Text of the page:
On Thursday 26 October a gang of ‘digital curious’ museum folk discovered cheap and easy ways to start using technology at their museum. Led by Paul Clifford we made robots, programmed micro:bits and found the ‘Maker’ within us.
“Instead of learning about our technology we opt for a world in which our technology learns about us.” Douglas Rushkoff
The Maker Movement
The Maker Movement is a global community of people making and sharing their objects through events and the internet. A ‘Maker’ might build furniture, bake cakes or engineer robots but, whatever the activity, at the core of the Maker Movement is a belief in democratisation, social learning, collaboration and self-empowerment.
For Makers who are interested in digital technology, they might enjoy electronics, robotics, 3-D printing blended with more traditional crafts like metalworking, woodworking, arts and crafts. A Maker might build something from scratch or tinker with existing technology.
Makey Makey – have you ever wanted to make a banana piano or turn your hands into buttons? Then the Makey Makey is the kit for you! The Makey Makey is a simple circuit board onto which you can attach crocodile clips to turn anything into a button. Cost: £50 approx.
micro:bit – a microcontroller that you can simply programme to do different things, like direct motors, flash lights or play sounds. Using the MakeCode.org website you can programme a micro:bit really easily following the instructions on the micro:bit website. In 2016 the BBC distributed a micro:bit to every year 7 child in Britain, so many schools already have a supply of these. Cost: £12 approx.
Servo:Lite – a type of servoboard. A servoboard is a device that controls motors or mechanisms (technically known as servomotors or servomechanisms), for example turning wheels, switching lights on and off or playing a noise. The Servo:Lite is controlled by the micro:bit (or other microcontroller).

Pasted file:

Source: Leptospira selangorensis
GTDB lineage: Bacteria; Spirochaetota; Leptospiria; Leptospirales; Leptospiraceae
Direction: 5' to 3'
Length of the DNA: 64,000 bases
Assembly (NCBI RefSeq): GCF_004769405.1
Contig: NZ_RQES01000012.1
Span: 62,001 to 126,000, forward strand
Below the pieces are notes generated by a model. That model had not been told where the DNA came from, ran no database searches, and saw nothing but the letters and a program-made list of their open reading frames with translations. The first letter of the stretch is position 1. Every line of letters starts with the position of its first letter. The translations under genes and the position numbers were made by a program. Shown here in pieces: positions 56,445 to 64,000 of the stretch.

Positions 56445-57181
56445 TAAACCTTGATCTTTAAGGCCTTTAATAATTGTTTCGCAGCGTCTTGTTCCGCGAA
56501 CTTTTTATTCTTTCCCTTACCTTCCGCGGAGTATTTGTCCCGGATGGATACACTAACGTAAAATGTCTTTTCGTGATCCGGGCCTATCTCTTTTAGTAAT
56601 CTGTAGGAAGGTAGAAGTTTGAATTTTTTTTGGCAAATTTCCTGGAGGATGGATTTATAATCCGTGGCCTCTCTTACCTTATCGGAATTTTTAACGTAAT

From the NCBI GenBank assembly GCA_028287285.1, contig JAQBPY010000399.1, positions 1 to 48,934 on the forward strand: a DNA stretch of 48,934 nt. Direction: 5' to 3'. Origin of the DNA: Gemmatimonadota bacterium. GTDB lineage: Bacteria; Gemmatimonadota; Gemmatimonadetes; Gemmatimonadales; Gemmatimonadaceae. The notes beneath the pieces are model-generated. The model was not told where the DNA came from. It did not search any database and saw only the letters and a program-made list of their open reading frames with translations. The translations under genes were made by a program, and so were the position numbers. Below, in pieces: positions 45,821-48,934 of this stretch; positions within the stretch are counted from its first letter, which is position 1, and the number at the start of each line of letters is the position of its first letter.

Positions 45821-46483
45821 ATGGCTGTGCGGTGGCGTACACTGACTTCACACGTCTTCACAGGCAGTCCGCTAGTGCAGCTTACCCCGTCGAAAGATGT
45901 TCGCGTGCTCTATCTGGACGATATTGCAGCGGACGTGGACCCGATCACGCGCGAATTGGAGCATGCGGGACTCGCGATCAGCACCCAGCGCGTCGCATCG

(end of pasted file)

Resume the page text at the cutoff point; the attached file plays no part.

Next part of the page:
ZIP Halo – a circular board that has a ring of flashing lights, which you can programme using the micro:bit. Cost: £12 approx.
Arduino – an electronics platform for making interactive projects. An Arduino senses the environment through sensors and you can tell an Arduino what to do by writing code in the Arduino programming language. Cost varies depending on what you buy.
Touch board – you can use this to turn any material or surface into a sensor, so you could paint a light switch on a wall, make a paper piano or create an interactive poster. Cost: £60 approx.
Raspberry Pi – a tiny, affordable computer that you can use to learn programming. You can plug it into a monitor and it comes with its own operating system. Cost: £30 – 40 approx.
Conductive Paint – you could use this to paint buttons or circuits.
Little:Bits – really simple electronic kit that lets you build circuits. Lots of fun to play with and great for absolute beginners.
Extras – crocodile clips, batteries, keyboards, monitors, copper tape, etc.
There are countless extras you could buy depending on what you’re interested in!
(Please note that these products are available from a range of sources.)
How can we use this technology in our museums?
Some museums are doing all kinds of amazing things – from massive digital projects to cheap and cheerful kids’ events. Here are some ideas to get you started:
Build a Robot – using craft materials, motor wheels, micro:bit and Servolite you can create simple robots that wheel around and draw shapes.
Maker Trolley – short on space in your museum? No problem – why not try a trolley loaded with craft materials, and a few simple bits of technology to get kids playing.
Cardboard Instruments – cut out guitars and pianos from cardboard and use Makey Makeys to turn these into intruments. Check out the Makey Makey website for different ideas.
There are lots of blogs and websites full of ideas with easy to follow instruction. Check out the following for inspiration:
Don’t have the technology?
No problem – you can borrow the Essex Museum Development’s digital learning library for free.
Why not try contacting local businesses to ask if you can have their old computers, keyboards, tablets, etc if they’re throwing them away?
Contact Makers and technology producers to ask if they might loan you equipment or donate some to your museum. Check out the list below for ideas of who you might contact:
Your local ‘Code Club’ or local Makers
Crafts Council (also potential funders!)
If you’re interested in using digital technology but aren’t sure where to get started, come along to the next Heritage Education Group meeting where we will be playing with the technology library. We will be meeting on Tuesday 5 December at the Essex Records Office. Contact me for more information and to book.